Longtime owner of Elk Grove Village's Busse Farm dies at 65

Timothy Allen "Tim" Busse, the longtime owner of Busse Farm in Elk Grove Village and a scion of a family instrumental in founding the suburbs, died Wednesday. He was 65.

Busse's death comes just two weeks after he sold his family farm to a development group building what's been billed as a potentially $1 billion technology park.

The valuable property between Higgins Road and Oakton Boulevard is the largest undeveloped swath of land in the O'Hare market. For decades, developers pursued the Busse property, which twice was considered a possible location for a Chicago Bears stadium.

Busse, along with his father, Allen F. Busse, and brother, Rudolph Busse, both of whom have died, continued farming the property settled by the family in 1848 - even as residential neighborhoods, office buildings and industrial districts sprouted up all around.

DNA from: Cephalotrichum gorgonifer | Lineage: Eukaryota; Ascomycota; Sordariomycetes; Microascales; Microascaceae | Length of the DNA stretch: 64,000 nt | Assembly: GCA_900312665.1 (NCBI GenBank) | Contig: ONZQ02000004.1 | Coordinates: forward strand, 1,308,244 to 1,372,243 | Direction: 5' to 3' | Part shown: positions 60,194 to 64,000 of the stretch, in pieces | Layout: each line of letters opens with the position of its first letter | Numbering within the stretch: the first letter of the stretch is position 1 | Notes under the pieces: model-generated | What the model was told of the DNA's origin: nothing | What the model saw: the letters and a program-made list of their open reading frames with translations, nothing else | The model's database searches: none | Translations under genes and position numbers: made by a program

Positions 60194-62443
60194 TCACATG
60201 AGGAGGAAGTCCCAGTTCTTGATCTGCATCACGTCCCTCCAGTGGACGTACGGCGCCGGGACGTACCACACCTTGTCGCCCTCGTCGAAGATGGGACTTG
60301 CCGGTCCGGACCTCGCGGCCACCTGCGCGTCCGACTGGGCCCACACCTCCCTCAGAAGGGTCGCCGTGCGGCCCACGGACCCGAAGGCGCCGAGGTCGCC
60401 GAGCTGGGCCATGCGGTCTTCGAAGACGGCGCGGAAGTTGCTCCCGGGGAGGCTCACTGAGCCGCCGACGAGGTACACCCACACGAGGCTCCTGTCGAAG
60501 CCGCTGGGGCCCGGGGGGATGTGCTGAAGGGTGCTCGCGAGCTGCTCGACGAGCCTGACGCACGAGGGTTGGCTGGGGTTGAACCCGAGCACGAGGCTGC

"They were big, rugged, tough, American farmers who had been through good and bad," family friend and attorney Dan Dowd said. "Tim was just a man of his word. He was a generous guy. You could take his handshake and go anywhere on it."

Busse had been suffering from heart complications, but his death was a surprise, Dowd said. An autopsy Thursday determined Busse died from a heart condition called dilated cardiomyopathy, according to the Cook County medical examiner's office.

In mid-January, Busse completed the sale of the farm to Brennan Investment Group, which plans to develop the Elk Grove Technology Park. The development will be one of the largest of its kind in the country, with up to 1.2 million square feet of state-of-the-art industrial and data center space.

"Tim's a linchpin now for probably the largest development in this village's history," Mayor Craig Johnson said.

The Busse name can be found throughout the Northwest suburbs, on streets, parks, a Cook County Forest Preserve and other public spaces. Dowd called that a sign of the family's good, respectable character.

"There's certain people in your life who make a big impression," Dowd said. "He was a true nonconformist. He was a unique guy."

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